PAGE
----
For example, in the eight-page entry entitled "Paris, 1990. O Victor Hugo" (494-501), Amado gives an exhaustive list of the restaurants, bookstores, businesses, and a complete description of the people (newsvendors, store owners, taxi drivers, chefs, inn-keepers, etc.) in his Parisian neighborhood of the Marais. At first, it looks like a simple description, a sort of acknowledgment from the author, similar to the kind of thank you notes one may find on CD covers or in the prefaces of academic books. Nevertheless, the entry's title takes its full meaning at its end. After spending the first seven pages of the entry discussing the joy he felt living as a simple anonymous citizen among the Marais' inhabitants, Amado ends it by recounting how on the day the famous French daily newspaper Le Figaro had published his photo on half of a page, he was shouted out to, in front of all clients, by the owner of the cheese shop he visited on a regular basis:

Ora, acontece que certa tarde penetro na queijaria lotada come sempre, coloco-me na fila a espera de ser atendido, Madame Peron me avista, perde a continencia, exclama aos berros:

--Alors, Monsieur Amado, c'est pas bien, je suis fachee avec vous. Vous etes celebre et vous ne dites rien ...


Madame Peron aponta-me aos fregueses, todos se voltam para mim, a estudar a avisrara, Madame Peron esta exaltada.

--Ce Monsieur la est un ecrivain fameux, vous ne le connaissez pas?

Elogio de corpo presente me apavora, sou alergico, sinto-me no banco dos reus, quero afundar terra adentro. Madame Peron explica a clientela que o Le Figaro daquele dia dedica meia pagina a M. Amado, nao meia coluna o que ja e muito, meia pagina, nada mais, nada menos. Parte para o fundo do negocio, volta com o jornal na mao, esfrega meu retrato na cara dos presentes, esta contente de saber das merdolencias do fregues. Dou-me conta do que se trata, naquela manha Le Figaro publicara entrevista minha na qual falei de literatura e da Bahia, das terras do cacau e de Gabriela, ao lado da entrevista artigo de Andre Brincourt sobre as traducoes francesas de meus livros, ele os estima. Com o dedo Madame Peron aponta a legenda sob a foto, rejubila:

--Vous etes le Victor Hugo du Bresil, et vous ne dites rien, c'est pas serieux. Sou o Victor Hugo do Brasil, Madame Peron proclama a noticia aos quatro ventos, so que eu nao sabia. (500-501)

We are dealing in this excerpt with the fictionalization and star characters described by Marc Auge, Regis Debray, Christian Metz, and Edgar Morin. (11) But here we have a "star" author (Jorge Amado) who is called to order. Feeling betrayed, the cheese shop owner demands that Amado immediately resume his fictitious role (that of the "star," the Brazilian Victor Hugo). One must restore the order in which everyone may continue to imagine the other in his own role.

Secondly, this episode is reminiscent of Jamin's pertinent study of the Castle of If in Alexandre Dumas' novel The Count of Monte Cristo (1844), one of Amado's favorites. Jamin argues that "La visite guidee qui nous est aujourd'hui proposee, lorsqu'on se rend au chateau d' If, a ete prevue et programmee par la fiction" (179). The Castle of If is obviously very much real: it exists off the coast of Marseilles, France and used to serve as a prison. It inspired Alexandre Dumas in the writing of his novel. Edmond Dantes, however, is a purely literary invention. No one by that name ever escaped from that prison or returned to visit it years later. These events are the product of the author's imagination. Of course, Amado's case is different because--unlike Edmond Dantes--the Jorge Amado featured in the Paris cheese shop did exist. But the simple fact that Amado the novelist had to transcribe into writing and therefore edit and organize this anecdote (the selected dialogue format, a narrative alternating Portuguese and French, including an effort to render oral expression) (12) several years later results in a fictionalization of the Brazilian Victor Hugo.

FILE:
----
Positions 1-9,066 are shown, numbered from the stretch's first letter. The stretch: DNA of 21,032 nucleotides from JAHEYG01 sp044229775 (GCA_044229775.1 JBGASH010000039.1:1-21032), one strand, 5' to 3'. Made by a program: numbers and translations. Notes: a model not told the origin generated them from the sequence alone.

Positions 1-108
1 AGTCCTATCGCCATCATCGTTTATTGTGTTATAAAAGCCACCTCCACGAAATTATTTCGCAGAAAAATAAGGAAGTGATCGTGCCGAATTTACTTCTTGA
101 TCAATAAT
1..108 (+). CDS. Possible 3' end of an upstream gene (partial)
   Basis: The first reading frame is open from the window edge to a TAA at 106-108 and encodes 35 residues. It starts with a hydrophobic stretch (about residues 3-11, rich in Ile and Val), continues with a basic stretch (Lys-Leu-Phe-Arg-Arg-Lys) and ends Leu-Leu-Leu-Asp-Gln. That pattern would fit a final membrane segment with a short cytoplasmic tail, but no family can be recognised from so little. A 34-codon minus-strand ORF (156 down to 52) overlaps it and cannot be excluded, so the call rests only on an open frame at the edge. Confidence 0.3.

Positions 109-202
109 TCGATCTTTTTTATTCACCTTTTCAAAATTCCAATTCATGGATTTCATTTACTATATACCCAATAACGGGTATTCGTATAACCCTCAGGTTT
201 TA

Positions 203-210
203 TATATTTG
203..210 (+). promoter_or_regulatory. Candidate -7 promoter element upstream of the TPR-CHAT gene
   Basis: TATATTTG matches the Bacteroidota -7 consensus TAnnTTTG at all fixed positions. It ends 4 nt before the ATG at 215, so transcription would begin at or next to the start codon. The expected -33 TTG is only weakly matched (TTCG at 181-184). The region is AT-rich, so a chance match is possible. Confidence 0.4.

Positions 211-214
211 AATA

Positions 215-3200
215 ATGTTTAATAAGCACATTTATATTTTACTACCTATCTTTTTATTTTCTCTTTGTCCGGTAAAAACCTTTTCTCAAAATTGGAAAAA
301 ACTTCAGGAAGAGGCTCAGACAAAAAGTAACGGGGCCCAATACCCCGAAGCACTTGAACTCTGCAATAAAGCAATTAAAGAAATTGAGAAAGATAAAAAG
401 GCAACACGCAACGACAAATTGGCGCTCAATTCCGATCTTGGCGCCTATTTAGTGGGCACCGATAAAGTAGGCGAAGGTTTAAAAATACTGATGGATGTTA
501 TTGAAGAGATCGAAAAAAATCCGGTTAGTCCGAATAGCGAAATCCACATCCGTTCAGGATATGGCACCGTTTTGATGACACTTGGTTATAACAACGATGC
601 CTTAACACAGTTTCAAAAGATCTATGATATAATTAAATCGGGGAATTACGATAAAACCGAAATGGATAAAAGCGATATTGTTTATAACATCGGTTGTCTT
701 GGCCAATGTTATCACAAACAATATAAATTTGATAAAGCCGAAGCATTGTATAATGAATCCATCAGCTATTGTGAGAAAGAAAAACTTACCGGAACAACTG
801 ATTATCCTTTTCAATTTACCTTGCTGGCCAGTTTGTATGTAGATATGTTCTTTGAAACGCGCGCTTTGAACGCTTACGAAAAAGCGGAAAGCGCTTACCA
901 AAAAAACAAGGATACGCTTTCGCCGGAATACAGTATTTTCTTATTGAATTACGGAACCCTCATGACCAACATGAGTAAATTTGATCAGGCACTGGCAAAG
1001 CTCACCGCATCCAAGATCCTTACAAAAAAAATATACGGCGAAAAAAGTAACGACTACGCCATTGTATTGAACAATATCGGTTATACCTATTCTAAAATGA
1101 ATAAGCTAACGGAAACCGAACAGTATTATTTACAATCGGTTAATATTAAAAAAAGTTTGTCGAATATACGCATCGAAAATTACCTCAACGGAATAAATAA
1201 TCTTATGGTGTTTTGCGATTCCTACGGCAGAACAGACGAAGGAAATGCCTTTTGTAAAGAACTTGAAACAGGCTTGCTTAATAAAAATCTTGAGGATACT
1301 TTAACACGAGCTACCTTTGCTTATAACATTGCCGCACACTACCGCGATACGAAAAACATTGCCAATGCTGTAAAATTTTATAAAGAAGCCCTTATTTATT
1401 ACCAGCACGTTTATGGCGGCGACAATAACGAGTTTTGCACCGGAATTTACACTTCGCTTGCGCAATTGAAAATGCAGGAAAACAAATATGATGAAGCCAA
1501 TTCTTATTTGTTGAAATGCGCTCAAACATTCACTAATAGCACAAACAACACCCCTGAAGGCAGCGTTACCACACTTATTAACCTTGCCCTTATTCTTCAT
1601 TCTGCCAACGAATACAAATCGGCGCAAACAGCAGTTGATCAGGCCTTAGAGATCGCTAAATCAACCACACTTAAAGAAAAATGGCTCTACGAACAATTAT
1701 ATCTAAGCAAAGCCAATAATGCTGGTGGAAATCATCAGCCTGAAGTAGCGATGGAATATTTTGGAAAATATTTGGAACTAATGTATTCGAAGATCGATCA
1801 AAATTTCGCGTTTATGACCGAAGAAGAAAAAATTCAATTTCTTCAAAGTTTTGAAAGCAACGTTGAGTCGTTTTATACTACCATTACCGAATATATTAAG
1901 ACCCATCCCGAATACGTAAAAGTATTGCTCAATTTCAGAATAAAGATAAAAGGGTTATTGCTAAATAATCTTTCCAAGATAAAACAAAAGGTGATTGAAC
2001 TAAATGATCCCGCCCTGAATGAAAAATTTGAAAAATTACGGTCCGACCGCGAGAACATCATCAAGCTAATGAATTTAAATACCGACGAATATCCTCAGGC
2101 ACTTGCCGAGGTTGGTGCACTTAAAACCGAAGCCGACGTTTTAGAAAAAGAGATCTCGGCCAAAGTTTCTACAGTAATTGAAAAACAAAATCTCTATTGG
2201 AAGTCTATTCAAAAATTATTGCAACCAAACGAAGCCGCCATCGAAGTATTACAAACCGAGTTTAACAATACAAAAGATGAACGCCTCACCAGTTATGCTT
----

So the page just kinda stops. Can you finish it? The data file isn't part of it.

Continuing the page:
Moreover, that specific article and interview of Amado in Le Figaro was indeed published (13) and I personally tracked several Parisian acquaintances of the Amados mentioned in Navigacao de cabotagem. Yet, I faced two major problems: none of them were actually present that day nor had any recollection nor were able to localize Amado's cheese shop when asked, and all of them were characters of Navigacao de cabotagem. Indeed, I had an experience similar to that of the Dumas fans who go on pilgrimages to the Castle of If. In March 2006, thanks to the late Zelia Gattai (Amado's wife) I was able to establish contact with several of the people that Amado mentions in Navegacao de cabotagem: some well-known (Tony Cartano, Rene Depestre, Gilles Lapouge, Jean Metellus, Georges Moustaki, Jean d'Ormesson, Francoise Xenakis) and others anonymous such as Gerard Moreau (the owner of Amado's favorite bookstore in his Marais neighborhood) and Anny-Claude Basset (a retired Air France flight attendant, personal friend of the Amados). I personally met with Moreau and Basset. In some ways, similar to what happens in Woody Allen's The Purple Rose of Cairo, both came out of the book to come get me and take me back with them into the fiction, looking for the French Jorge Amado. Basset even volunteered to kindly give me a two hour guided tour of Amado's Marais neighborhood. During the visit, though, when I asked Basset to take me to the Amado's favorite cheese shop featured in the anecdote of Navegacao de cabotagem, she hesitated for a moment and then accepted. But after we walked for a while around the area, she stopped in front of a pharmacy and said that it was no longer there. And when I asked Zelia Gattai (in writing) and Basset (during our walk) about Madame Peron, both had no recollection of such a name.